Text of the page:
Created by Jack Webb (1920-82)
Richard L. Breen (1918-67)
and William P. Rousseau (1915-72)
Johnny Madero, Pier 23 was the second of three short-lived detective radio shows that Jack Webb starred in before he launched the Dragnet on radio in 1949 (see also Jeff Regan, Investigator and Pat Novak For Hire). It’s essentially a rip-off, in fact, of the latter, although it’s a self-rip-off, I guess, perpetuated by the creators of both shows (Jack Webb, Richard L. Breen and William P. Rousseau).
Amazingly enough, both shows overlapped, although Webb, by then, had left Pat Novak for good.
And yes, there were lawsuits. You betcha!
Johhny Madero, Pier 23 took place on the San Francisco waterfront, where JOHNNY MADERO would rent boats out of a small office on San Francisco’s Pier 23, wheras Novak had rented boats out of a small office on Pier 19 in the same city. Both moonlighted as “freelance trouble shooters,” basically doing anything that could make a buck.
In Madero’s case, most of them involved solving crimes before Warchek, the local cop, could do so. (William Conrad, who went on to play television’s Cannon, played Warchek.)
The plots were not intricate and served mostly as a launching pad for Madero’s one-liners, delivered in that first-person delivery that Webb and crew had perfected; a wisecrack-heavy patter, top-loaded with over-the-top similes even Chandler might have balked at. In solving cases, Madero usually consulted Father Leahy, a waterfront priest, played by Gale Gordon. Madero always had a chip on his shoulder and a snappy comeback, and Webb delivered it all in what can only be called his customary deadpan flair.
This weekly series only ran from a few months before Mutual cancelled it, which was not a popular decision with its listeners. which may have been why, a few years later, the Novak/Madero character reappeared, under yet another monicker, Dennis O’Brien, in three B-films starring High Beaumont. This version, you’ll be shocked to know, rented boats out of a small office on Pier 19 in San Francisco, and moonlighted as a sort of freelance trouble shooter.
YOU SAY MODERO, I SAY MADERO…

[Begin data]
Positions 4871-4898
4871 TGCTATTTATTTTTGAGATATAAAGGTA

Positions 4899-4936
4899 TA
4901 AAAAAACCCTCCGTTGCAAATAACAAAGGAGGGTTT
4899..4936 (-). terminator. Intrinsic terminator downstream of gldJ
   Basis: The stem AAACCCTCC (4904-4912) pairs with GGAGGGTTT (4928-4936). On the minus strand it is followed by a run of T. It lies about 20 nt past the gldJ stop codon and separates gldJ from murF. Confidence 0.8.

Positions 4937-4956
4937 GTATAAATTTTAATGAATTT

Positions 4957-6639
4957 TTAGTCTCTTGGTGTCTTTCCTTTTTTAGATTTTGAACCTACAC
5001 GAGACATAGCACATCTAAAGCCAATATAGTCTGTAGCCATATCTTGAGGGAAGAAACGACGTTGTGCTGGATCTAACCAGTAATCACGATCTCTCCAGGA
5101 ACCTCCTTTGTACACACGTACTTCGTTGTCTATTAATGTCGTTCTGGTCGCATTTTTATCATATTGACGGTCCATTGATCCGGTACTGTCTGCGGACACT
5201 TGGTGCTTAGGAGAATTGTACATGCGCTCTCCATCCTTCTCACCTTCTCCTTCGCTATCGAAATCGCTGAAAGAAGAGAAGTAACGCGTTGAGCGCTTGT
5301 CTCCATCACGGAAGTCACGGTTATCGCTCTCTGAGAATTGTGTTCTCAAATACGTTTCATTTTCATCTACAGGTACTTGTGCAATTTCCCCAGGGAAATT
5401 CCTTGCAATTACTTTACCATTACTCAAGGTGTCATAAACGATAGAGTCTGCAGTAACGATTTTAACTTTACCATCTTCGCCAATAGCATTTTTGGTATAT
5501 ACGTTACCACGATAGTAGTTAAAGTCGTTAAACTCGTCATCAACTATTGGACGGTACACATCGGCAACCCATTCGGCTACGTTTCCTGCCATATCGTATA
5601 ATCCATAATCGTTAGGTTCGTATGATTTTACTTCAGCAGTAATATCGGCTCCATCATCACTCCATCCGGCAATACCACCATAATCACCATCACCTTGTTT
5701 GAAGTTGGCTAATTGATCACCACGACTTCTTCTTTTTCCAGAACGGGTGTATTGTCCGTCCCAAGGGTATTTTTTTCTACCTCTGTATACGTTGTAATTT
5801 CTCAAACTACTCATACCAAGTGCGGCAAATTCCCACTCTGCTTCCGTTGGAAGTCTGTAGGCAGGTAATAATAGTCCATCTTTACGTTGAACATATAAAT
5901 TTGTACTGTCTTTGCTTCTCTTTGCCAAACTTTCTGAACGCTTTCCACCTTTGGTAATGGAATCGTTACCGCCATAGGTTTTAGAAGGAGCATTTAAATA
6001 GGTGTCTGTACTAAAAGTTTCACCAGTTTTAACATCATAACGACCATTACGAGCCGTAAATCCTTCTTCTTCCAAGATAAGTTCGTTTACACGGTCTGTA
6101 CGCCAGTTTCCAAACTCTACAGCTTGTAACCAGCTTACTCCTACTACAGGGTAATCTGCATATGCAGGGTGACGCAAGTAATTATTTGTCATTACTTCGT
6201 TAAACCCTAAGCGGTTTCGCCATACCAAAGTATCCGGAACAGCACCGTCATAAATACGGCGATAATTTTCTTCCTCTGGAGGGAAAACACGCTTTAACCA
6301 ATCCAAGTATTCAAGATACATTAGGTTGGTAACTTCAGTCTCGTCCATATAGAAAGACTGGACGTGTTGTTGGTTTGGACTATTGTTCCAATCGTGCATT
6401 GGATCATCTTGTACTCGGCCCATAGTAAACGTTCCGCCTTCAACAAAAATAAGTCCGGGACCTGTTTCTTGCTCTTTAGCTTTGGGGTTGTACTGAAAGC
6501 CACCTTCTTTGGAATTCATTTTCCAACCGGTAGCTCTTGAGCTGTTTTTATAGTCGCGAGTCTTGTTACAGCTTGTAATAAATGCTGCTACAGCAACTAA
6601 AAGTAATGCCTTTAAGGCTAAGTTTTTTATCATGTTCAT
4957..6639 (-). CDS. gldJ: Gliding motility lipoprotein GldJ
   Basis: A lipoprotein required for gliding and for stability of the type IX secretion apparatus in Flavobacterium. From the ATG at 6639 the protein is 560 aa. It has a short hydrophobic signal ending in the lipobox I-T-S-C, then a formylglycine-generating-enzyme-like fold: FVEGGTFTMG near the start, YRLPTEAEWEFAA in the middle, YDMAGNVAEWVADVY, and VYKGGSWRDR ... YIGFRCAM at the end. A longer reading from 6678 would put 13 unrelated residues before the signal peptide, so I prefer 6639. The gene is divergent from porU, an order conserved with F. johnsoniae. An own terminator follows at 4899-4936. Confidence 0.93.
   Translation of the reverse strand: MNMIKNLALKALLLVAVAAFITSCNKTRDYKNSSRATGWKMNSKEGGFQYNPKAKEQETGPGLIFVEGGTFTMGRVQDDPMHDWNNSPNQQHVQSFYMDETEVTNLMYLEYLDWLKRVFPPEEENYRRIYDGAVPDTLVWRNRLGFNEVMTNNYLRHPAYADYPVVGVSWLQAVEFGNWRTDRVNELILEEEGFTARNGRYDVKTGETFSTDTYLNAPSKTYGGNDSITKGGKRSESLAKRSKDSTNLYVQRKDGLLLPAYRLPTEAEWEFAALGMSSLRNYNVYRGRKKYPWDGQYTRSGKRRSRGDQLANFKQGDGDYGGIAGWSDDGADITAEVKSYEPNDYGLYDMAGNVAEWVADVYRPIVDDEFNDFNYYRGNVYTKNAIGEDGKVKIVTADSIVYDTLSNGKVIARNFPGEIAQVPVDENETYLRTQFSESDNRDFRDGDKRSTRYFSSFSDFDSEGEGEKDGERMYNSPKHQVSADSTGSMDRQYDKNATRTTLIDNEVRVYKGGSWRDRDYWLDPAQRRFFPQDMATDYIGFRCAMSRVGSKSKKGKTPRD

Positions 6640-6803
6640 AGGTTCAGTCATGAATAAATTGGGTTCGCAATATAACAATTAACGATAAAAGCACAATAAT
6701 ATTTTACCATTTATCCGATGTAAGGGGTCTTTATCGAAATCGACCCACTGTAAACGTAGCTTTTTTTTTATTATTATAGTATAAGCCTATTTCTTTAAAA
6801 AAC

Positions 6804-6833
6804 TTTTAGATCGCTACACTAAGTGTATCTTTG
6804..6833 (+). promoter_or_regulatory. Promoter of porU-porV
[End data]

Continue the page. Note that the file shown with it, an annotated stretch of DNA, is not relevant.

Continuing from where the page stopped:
- We try to be as accurate on this site as the next jasper, but sometimes it’s difficult. The initial source, when this was originally written in 1998 or so, was an old OTR encyclopedia, out of print even then, that misspelled Johnny’s last name, but our little stub of a page back then apparently sparked a couple of decades of copy-cat confusion and misspellings (Modero, Madaro, Modaro, etc…) on the web. I’m not sure if this qualifies us as one of “the most notoriously inaccurate vintage Radio article sites on the Internet,” as the generally reliable Deli Digital Too tagged it, but there ya go…
- “She had red hair–about this side of 98 degrees. She wore a black evening gown that was held up by one snap and prayer.
- “He didn’t say anything for a minute, and you noticed his eyes were as soft as the inside of a woman’s arm. He had one of those faraway looks you couldn’t follow with a roadmap.”
- “I drove down to Eddie Street and parked near the Jade Club. Oh it’s not a bad place–but on a slow night, even the winos are afraid to go in.”
- “Up until now it was like selling a toupee to a bald-headed eagle.”
- JOHNNY MADERO, PIER 23
Premiere: April 24, 1947
Last episode: September 4, 1947)
16 30-minute episodes
Created by Jack Webb, Richard L. Breen and William P. Rousseau
Writers: Richard Breen, Herb Margolis, Lou Morheim
Announcer: Tony LoFrano
Starring Jack Webb as JOHNNY MADERO
with William Conrad as Warchek
and Gale Gordon as Father Leahy
Guest stars: Francis X. Bushman
- “Title Unknown” (April 23, 1947)
- “Redhead—Blonde Trouble” (April 30, 1947)
- “The Widow, the Wrestler and the Rap” (May 7, 1947)
- “A Complicated Mess” (May 14, 1947)
- “Charged With Murder” (May 21, 1947)
- “A Speechless Parrot” (May 28, 1947)
- “Madero Goes to The Circus” (June 4, 1947)
- “Payoff In Counterfeits” (June 11, 1947)
- “Find Pete Sutro” (June 18, 1947)
- “Fatal Auction” (June 25, 1947)
- “Lonely Hearts Club” (July 2, 1947)
- “A Different Story” (July 9, 1947)
- “Title Unknown” (July 16, 1947)
- Death via Kayo Route” (July 23, 1947)
- “Insurance Skulduggery” (July 30, 1947)
- “Title Unknown” (August 6, 1947)
- “Title Unknown” (August 13, 1947)
- “Title Unknown” (August 20, 1947)
- “Murder At the Racetrack” (August 27, 1947)
- “Title Unknown” (September 3, 1947)